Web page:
Dense fog this morning. No sign of a sea or a park. The houses on the street are draped in veils. Sky and air are indistinguishable.
I am sitting on the couch drinking black coffee and wondering if I am feeling better.
Last night I made braised farmers'-market duck legs with red wine and prunes, served on a bed of wild rice and brown rice. It was a lovely meal, and not even difficult to produce in the doll kitchen . . . unlike bread, which is just unpleasant. It makes me sad to have lost my bread rhythm.
When I was visiting my parents earlier this week, I found myself wandering around the house, amazed at the roominess. Look at this counter space! Look at this bathroom with a window!
But of course I do have an ocean. And shops with excellent bread. And really good water pressure in the shower.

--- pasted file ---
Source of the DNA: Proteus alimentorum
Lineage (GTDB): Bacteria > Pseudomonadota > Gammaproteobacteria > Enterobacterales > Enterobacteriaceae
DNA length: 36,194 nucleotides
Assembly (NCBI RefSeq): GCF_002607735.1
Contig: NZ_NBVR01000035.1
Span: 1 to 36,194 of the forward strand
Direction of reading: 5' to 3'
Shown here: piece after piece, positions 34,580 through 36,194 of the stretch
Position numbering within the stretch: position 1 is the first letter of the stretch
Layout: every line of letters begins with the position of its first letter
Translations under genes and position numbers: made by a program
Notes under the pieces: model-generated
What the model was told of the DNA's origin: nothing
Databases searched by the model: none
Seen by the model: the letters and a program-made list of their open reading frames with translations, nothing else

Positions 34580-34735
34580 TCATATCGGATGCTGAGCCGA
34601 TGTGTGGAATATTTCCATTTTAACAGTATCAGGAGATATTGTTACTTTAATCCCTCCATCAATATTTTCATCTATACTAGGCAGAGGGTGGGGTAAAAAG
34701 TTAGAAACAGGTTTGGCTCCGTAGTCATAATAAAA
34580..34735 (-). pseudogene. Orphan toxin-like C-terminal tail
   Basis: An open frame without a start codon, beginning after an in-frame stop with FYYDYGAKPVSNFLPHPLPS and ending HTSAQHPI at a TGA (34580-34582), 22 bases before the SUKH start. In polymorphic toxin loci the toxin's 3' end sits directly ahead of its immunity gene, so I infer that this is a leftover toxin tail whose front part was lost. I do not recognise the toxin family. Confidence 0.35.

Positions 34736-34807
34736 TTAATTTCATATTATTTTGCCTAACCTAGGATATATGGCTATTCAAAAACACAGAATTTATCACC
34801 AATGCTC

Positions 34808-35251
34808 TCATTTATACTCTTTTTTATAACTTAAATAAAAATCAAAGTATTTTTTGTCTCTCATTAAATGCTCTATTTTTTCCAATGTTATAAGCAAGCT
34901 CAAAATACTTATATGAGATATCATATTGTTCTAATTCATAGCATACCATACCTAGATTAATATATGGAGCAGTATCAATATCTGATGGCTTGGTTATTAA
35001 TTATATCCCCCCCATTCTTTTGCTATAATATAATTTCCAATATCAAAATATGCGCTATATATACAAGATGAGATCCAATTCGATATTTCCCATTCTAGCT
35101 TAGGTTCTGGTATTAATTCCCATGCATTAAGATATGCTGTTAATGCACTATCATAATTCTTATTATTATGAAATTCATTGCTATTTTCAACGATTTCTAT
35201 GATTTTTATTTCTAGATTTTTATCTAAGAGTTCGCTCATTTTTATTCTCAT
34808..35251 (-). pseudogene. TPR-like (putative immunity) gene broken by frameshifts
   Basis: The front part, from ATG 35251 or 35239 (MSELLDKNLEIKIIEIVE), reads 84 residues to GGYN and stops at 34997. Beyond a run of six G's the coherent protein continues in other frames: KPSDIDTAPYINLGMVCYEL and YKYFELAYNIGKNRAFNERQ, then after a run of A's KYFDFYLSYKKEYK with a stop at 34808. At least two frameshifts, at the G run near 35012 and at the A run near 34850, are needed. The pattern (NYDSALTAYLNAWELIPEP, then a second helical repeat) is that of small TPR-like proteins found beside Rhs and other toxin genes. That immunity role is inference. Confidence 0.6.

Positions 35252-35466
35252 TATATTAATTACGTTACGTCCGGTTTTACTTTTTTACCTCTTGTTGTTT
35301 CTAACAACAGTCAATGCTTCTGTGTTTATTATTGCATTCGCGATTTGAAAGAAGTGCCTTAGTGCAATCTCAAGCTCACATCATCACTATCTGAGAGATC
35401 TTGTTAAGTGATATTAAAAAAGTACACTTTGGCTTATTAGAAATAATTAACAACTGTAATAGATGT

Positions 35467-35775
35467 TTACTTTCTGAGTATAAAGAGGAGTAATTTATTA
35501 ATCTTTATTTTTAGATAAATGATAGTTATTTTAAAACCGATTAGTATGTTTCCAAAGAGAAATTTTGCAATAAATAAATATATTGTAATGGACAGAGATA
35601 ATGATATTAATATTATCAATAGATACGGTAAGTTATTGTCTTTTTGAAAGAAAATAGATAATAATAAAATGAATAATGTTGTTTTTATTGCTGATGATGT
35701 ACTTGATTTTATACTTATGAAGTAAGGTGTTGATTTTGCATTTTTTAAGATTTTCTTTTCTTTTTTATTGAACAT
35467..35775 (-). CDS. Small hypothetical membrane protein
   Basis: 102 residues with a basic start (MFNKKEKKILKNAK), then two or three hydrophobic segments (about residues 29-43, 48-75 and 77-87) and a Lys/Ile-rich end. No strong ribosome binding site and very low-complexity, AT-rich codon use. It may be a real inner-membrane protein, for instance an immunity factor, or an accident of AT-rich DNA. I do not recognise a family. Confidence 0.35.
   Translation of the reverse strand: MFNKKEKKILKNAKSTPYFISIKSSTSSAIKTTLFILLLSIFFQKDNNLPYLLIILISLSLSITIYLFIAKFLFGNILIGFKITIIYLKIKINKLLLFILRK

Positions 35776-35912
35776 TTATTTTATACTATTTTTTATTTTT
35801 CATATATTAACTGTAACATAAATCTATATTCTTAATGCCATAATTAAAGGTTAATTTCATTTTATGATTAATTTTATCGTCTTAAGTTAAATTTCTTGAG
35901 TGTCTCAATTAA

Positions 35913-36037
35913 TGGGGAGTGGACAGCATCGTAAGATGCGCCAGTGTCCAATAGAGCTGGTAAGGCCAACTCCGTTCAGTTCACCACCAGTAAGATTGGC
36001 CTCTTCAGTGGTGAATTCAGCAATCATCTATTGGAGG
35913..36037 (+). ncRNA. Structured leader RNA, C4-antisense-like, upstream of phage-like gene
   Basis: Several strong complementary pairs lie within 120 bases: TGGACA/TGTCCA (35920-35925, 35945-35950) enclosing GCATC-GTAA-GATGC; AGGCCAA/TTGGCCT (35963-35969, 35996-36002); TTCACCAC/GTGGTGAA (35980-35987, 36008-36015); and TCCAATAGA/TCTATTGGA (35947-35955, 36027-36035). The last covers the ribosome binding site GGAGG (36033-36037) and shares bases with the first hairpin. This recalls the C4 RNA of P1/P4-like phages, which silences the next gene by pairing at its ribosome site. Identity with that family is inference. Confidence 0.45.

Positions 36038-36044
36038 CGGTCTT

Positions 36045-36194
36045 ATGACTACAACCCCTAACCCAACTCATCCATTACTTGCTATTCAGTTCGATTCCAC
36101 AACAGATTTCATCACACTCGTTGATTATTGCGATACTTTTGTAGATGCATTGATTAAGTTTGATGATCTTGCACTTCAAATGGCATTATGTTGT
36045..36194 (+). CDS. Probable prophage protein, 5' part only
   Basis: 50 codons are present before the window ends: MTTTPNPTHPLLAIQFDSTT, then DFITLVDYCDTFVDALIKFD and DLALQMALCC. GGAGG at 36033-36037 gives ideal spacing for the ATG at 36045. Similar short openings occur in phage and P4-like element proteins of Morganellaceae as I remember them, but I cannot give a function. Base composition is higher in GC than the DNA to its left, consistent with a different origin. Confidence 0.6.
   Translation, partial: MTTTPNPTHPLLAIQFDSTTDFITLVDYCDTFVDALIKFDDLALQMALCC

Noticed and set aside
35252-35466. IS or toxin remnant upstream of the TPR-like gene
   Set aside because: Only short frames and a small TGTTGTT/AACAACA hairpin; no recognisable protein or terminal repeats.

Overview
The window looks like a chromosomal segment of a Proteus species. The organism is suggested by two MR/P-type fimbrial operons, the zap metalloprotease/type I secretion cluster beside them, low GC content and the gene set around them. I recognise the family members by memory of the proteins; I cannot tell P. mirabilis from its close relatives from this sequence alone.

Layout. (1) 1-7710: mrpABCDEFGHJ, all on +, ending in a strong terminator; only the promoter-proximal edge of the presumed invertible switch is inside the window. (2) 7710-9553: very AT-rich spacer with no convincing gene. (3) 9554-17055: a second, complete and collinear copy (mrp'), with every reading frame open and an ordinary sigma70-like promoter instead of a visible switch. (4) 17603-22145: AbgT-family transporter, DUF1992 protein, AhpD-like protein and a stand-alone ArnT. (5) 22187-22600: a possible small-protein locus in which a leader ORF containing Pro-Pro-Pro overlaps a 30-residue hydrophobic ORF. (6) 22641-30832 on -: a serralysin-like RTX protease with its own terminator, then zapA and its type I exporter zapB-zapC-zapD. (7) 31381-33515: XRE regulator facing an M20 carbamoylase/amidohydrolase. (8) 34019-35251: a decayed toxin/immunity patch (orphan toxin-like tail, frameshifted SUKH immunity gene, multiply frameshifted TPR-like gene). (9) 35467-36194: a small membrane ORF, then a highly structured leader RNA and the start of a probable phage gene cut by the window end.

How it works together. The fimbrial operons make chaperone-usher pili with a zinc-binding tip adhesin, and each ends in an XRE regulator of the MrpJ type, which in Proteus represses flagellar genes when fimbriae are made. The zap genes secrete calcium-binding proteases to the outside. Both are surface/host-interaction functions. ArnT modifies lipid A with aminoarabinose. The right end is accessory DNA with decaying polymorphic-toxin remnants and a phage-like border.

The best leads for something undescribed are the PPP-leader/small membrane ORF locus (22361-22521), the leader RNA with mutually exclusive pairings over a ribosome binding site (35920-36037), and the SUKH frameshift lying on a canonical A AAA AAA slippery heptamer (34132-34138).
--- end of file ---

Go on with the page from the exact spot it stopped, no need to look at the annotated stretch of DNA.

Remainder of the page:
I never did get started on War and Peace yesterday. Instead, I forced myself to read some political articles in the New Yorker. Maybe today I will be smarter and stick with Napoleonic chaos instead of our own.
I keep meaning to mention that I'll be teaching two workshops this spring. The first will be a half-day session here in Portland, on March 25 . . . a reprise of the essay-writing class I led in Rockland last fall. The second will be an all day poetry-writing and -revision class up north in Trescott, on May 6. I think the Portland class is almost full, but there might be a space or two left in it.
My band is also playing two gigs this month: March 10 at the Squaw Mountain Music Festival in Greenville (with the Mallett Brothers) and March 17 at Pat's in Dover-Foxcroft.
Surely I will not be sick for any of these events. [Sigh.]
Surely Donald Trump will not be elected president. [Wishful revisionist sigh.]